A tearful mom described the shock of discovering that her daughter had been secretly photographed and the sexually suggestive images placed on the internet, after which a judge sentenced a Pulaski County man to 15 years in prison for sexual exploitation of children.

Ethen Thomas Tangtong, 20, also received federal supervision for life in the sentence that followed his rebuke by the child victims’ parents, one of whom called him a “psychopath.” U.S. District Judge Michael Urbanski said the pain expressed by family members in his courtroom Thursday was “palpable.”

Laura Rottenborn, an assistant U.S. attorney, said in court papers that Tangtong had secretly shot images of multiple girls inside Pulaski County High School while he was a student there, and that the youngest child he photographed, who was 7 at the time, was still in elementary school. “The defendant violated and stole the innocence of local children by using their images for his own sexual gratification and in an endeavor to make money,” Rottenborn wrote.

Court papers did not explain how he tried to make money, or say how many children he photographed.

Tangtong should have wised up when the Pulaski County Sheriff’s Office contacted him in high school about allegations that he had engaged in sexting, though did not seek charges, the judge said. Instead, Tangtong “escalated his behavior rather than reining it in,” Urbanski said.

In 2017, shortly after turning 18, Tangtong advertised on an internet bulletin board for violent, sadistic child pornography by posting one or more of the images that he had made of girls in his community, court papers said. Although the girls he photographed were clothed or mostly clothed in those images, his advertisement said he had “unseen footage” available, court papers said.

Comcast had linked the ad to an IP address associated with the account of Tangtong’s mom, with whom Tangtong lived in Dublin. Authorities visited the home in December 2017 and later found digital devices containing Tangtong’s porn collection of 2,100 pictures and 200 videos, court papers said. Authorities did not prosecute Tangtong for producing or possessing child porn, although they believed they could have. The judge found that Tangtong had degrading sexual images of children involved in bondage and bestiality and sexual images of children under 12. Authorities had no evidence that he engaged in any inappropriate physical contact with children.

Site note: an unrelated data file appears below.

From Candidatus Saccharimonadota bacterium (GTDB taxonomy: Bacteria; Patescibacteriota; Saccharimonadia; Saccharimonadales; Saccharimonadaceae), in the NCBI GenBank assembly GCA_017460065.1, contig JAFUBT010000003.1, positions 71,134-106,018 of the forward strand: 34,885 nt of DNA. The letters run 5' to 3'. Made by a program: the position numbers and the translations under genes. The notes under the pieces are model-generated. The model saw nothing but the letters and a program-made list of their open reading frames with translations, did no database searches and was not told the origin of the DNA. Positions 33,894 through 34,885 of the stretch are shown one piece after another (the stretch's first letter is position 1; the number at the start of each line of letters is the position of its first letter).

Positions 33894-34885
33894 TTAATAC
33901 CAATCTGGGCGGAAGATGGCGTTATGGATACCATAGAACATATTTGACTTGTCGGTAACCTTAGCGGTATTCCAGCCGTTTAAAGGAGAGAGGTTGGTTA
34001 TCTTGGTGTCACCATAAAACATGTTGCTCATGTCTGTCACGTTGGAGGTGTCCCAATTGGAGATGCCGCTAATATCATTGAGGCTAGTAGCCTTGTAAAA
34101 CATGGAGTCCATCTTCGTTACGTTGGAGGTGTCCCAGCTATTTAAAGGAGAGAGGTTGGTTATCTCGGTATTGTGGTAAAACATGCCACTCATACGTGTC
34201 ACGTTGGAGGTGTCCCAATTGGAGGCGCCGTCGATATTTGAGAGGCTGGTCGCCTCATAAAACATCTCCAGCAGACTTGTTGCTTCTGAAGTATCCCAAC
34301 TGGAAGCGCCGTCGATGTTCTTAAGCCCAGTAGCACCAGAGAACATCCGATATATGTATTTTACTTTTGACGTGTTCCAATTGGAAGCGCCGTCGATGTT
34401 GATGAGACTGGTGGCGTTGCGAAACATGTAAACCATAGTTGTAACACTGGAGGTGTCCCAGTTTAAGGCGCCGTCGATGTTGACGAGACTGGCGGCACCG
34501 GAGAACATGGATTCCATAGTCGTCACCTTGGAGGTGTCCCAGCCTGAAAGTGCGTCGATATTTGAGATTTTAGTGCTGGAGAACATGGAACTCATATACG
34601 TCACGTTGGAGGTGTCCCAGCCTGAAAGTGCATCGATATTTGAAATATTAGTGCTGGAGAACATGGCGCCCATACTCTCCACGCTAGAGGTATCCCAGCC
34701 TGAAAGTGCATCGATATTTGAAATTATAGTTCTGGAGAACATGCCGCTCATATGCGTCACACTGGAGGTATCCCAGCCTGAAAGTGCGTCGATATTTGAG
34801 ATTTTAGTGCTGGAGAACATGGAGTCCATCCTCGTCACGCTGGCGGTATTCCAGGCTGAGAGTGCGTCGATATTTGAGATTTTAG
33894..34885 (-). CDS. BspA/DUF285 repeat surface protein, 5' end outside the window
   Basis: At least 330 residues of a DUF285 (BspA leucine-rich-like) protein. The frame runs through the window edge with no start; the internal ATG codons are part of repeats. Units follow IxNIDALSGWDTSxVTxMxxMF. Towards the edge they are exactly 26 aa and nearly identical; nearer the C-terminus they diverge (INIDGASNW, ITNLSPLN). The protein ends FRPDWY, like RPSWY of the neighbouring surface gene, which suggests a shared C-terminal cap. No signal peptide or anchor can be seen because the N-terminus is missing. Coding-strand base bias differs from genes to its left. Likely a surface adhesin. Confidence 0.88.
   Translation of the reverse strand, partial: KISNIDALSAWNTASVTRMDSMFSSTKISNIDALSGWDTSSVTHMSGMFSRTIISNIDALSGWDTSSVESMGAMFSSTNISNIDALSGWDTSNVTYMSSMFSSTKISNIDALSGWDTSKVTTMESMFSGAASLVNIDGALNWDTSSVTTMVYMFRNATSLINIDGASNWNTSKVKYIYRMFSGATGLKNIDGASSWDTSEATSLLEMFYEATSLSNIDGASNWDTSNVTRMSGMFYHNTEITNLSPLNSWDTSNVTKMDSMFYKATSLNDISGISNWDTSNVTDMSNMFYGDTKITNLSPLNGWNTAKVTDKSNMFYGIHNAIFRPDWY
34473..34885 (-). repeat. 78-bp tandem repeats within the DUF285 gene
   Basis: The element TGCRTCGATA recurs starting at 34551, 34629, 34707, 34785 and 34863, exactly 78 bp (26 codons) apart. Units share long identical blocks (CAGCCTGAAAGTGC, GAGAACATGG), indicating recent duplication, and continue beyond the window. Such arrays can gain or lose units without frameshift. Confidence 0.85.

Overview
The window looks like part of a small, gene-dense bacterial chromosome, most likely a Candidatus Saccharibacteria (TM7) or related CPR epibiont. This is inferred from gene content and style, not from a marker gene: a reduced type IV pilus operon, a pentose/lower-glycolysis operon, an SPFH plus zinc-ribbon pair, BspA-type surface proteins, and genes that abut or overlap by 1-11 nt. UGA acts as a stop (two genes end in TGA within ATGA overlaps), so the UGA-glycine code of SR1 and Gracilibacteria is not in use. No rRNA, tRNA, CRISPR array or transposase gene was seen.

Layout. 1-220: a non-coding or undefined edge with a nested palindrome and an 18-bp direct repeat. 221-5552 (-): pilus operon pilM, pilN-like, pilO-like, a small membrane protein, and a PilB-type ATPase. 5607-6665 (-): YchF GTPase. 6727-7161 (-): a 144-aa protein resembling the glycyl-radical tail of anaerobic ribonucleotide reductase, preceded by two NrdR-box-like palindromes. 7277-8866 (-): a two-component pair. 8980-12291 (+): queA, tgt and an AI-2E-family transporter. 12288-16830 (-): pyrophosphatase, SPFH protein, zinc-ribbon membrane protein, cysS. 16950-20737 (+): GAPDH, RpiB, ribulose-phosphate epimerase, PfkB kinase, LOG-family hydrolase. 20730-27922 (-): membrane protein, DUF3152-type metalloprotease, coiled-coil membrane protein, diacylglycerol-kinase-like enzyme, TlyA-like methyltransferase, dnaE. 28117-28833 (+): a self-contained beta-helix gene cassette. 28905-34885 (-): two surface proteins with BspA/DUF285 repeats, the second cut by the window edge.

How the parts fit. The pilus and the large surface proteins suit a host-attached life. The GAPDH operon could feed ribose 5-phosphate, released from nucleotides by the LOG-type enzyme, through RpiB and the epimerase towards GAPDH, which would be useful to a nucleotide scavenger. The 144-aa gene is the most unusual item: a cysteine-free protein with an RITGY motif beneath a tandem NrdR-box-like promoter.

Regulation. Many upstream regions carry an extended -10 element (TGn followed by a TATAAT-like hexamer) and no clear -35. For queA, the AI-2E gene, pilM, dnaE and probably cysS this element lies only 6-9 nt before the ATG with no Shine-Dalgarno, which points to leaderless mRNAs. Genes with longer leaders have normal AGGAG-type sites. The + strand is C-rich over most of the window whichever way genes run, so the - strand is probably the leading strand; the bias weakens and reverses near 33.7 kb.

Tangtong pleaded guilty to one count of advertising child pornography.

The mother told Urbanski about finding out that her daughter had been photographed by Tangtong at a location other than the high school and about waiting in fear while police interviewed the child. She said she worries that someone who saw the images on the web will contact the child.

“I feel I somehow failed my daughter. I didn’t protect her from the bad in this world,” she said.

Tangtong stood and read an apology to the girls he victimized, family members, the community at large and law enforcement, and a request for forgiveness from victims. Authorities agreed he had had a difficult childhood, though no details were made public. Tangtong said that he never meant harm and that his actions resulted from immaturity while engaging in frequent consumption of liquor and marijuana to try to cope with depression and anxiety. Since going to jail in December 2017, he has matured and welcomes counseling and being in an environment suitable to bettering himself, he said.

“I hate the decisions I made, but I must move past them so I can focus on becoming the person I know I can be. I know I can be rehabilitated because of my desire to want to change. I know I have not made the best choices up to this point in my life, but I have started to find my path. I have matured more in the last 21 months than in my 18 years before then,” he wrote in a version of his statement filed with the court.

The judge agreed to recommend Tangtong receive sex offender and substance abuse counseling while behind bars.

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Jeff Sturgeon covers business, banking, transportation and federal court. Phone: (540) 981-3251. Email: jeff.sturgeon@roanoke.com. Mail: 201 W. Campbell Ave., Roanoke, VA 24011.

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